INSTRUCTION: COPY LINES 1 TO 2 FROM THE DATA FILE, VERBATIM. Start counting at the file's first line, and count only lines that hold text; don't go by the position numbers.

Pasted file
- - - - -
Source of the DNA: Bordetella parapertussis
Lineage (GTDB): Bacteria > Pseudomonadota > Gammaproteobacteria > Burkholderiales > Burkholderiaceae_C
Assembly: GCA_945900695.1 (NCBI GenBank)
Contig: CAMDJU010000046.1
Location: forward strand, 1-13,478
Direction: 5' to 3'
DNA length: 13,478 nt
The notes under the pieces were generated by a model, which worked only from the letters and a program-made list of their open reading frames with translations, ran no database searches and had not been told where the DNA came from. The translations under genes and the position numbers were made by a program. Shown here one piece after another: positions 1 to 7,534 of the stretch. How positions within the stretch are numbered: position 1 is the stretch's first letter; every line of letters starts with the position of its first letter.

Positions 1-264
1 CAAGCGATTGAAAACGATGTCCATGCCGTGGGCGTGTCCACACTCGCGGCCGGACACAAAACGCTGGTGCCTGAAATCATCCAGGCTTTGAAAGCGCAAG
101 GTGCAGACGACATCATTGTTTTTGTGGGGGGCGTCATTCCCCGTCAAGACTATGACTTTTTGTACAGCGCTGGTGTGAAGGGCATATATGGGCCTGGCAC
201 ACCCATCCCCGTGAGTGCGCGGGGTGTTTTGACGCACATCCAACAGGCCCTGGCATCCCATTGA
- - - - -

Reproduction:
Source of the DNA: Bordetella parapertussis
Lineage (GTDB): Bacteria > Pseudomonadota > Gammaproteobacteria > Burkholderiales > Burkholderiaceae_C